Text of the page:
HP The film takes place in domestic settings both in and outside your two homes, troubling the binary often drawn between natural and human-made. To what extent are place and home-making related to your ideas about ‘staying with the trouble’?
DH A group of us bought land in Sonoma County in 1977 and rebuilt a collapsed house that had been condemned, planted an orchard from the antique apple nursery and many other things. It’s where Jay and Bob died in the late 1980s and early ’90s; that place is just so full of so much. The house in Santa Cruz is connected to the university; for many years I commuted because of job and family commitments to the two places. My living spaces have always been where I write. So, it’s not a division between home and work or nature and not nature but they tie together in ways that I care about. They are both about kin making.
What I like most about the way the film handles this is that it brings forth the care of place. It’s places with whom you make who you are and the care of place and place’s care of you: ‘you’ collectively, not just individually. It’s about love of place and work and play and living and dying in place. I think one of the deep crises of our larger global problems is the degree to which people are violently removed from place in forced migration, loan foreclosures, mortgage crises, unaffordable rents, drought, land seizures, you name it.
HP We know now that the time left to take action against climate change is very brief. What do you think the role of storytelling and the arts is, given this urgency?
DH There’s so much to say. All of us are at risk of toppling into hopelessness or cynicism or both, a toppling away from staying with the trouble. It’s not just climate change; climate stands in for a whole raft of things. I have been converted to saying climate justice or environmental justice, but justice itself isn’t enough. I think what I would want is to be saying climate justice and care. Continuing to work with, as best we can, to join with, agitate, imagine, build and form alliances. Support people, like the water defenders, who are putting their bodies in the way, and take action ourselves.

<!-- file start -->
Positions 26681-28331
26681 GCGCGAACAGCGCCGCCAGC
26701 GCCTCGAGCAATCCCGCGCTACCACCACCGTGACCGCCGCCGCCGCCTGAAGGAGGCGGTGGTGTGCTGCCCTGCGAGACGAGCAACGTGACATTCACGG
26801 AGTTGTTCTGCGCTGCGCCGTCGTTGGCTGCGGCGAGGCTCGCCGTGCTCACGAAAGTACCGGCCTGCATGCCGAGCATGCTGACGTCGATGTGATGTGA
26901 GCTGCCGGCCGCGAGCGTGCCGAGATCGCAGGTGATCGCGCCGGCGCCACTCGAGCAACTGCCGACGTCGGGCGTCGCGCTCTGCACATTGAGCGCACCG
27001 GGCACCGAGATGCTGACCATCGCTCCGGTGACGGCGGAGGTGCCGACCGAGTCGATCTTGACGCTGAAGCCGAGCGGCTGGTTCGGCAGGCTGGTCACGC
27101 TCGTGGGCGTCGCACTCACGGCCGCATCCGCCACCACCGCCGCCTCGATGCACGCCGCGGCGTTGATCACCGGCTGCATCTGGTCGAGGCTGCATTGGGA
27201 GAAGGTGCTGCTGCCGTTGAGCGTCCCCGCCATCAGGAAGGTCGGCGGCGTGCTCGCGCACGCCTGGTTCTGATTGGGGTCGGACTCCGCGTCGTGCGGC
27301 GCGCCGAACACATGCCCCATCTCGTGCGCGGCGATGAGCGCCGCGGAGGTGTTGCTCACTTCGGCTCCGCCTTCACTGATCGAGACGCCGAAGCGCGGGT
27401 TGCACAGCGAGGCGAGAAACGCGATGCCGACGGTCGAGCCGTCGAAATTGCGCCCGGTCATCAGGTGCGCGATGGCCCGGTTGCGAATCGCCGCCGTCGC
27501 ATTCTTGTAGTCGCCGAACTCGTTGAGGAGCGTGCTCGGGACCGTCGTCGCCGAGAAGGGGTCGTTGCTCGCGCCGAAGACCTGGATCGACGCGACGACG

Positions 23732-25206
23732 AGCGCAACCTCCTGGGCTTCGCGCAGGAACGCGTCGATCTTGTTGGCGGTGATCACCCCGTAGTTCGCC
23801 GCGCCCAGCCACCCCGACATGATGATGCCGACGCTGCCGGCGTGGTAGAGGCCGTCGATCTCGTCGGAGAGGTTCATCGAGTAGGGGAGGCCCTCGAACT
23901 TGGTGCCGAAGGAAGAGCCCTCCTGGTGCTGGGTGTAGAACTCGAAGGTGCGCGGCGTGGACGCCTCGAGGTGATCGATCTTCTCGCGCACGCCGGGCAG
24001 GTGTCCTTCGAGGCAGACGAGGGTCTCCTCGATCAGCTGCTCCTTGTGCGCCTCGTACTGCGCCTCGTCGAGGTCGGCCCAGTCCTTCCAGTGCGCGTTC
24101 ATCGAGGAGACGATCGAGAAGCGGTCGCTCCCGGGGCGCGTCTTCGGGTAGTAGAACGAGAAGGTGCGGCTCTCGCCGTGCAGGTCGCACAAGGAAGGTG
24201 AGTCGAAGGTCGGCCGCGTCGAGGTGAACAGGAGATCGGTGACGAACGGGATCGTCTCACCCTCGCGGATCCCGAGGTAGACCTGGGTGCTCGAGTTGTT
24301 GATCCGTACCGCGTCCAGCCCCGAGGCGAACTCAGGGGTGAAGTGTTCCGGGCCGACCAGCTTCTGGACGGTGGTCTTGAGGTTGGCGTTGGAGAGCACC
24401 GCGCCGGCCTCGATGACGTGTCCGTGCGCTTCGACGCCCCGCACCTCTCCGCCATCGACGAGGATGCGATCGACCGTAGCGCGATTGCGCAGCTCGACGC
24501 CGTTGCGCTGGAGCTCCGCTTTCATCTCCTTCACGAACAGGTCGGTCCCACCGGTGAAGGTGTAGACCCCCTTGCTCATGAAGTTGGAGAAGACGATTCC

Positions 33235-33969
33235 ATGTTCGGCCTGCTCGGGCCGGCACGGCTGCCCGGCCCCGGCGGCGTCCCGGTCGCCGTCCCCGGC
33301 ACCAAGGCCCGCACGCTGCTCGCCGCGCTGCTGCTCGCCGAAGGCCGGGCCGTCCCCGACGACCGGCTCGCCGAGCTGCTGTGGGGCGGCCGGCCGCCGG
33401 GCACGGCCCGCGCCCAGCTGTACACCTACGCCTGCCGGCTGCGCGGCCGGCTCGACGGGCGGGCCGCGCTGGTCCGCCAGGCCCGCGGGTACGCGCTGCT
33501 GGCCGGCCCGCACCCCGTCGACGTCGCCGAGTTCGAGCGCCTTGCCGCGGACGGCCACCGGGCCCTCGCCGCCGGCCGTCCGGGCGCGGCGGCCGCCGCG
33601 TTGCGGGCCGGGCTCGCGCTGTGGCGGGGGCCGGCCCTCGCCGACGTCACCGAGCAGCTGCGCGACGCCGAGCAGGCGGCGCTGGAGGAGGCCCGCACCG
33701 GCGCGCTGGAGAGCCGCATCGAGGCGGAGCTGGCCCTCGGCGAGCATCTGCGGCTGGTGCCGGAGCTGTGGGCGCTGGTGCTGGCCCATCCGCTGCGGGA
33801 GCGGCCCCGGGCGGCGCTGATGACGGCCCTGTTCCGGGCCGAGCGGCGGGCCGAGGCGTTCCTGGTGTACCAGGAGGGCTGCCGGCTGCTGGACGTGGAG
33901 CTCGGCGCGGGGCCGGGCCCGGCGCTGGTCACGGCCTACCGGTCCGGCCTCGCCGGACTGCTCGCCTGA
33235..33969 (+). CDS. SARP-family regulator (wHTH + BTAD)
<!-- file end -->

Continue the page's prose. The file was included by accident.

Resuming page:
None of us have any excuse for not being part of something but in the mix, I think that the practices of reimagining, proposing, storying, laughing, dancing and playing, of connecting, of sexuality, all the practices of these things are about living well and giving heart.
I don’t think we should be approaching these dilemmas with the notion that they have to be fixed. The job is to live well, which includes bringing down the various extractive and exploitative industries and so forth, and this living well is for a thick present. Nobody knows what will work in the future. I think we have the best chance of things actually working if we’re doing the best job of building lives in this thick present which value each other and take care of each other and that job includes politics and economics, but it also includes, hugely, the imaginative practice of storying for giving heart. The present is not a vanishing instant; it is a rich temporality of living and dying, inheriting pasts and enabling futures, but not futurist and not fixated on a vanished past. A thick present, a thick now is the potent time at stake.
Feminist thinker and Historian of Science Donna Haraway is Distinguished Professor Emerita in the History of Consciousness Department at UC Santa Cruz, USA and the author of 12 books.
Main image: Fabrizio Terranova, Donna Haraway: Story Telling for Earthly Survival, 2016. Courtesy: the artist and Studio Graphoui, Brussels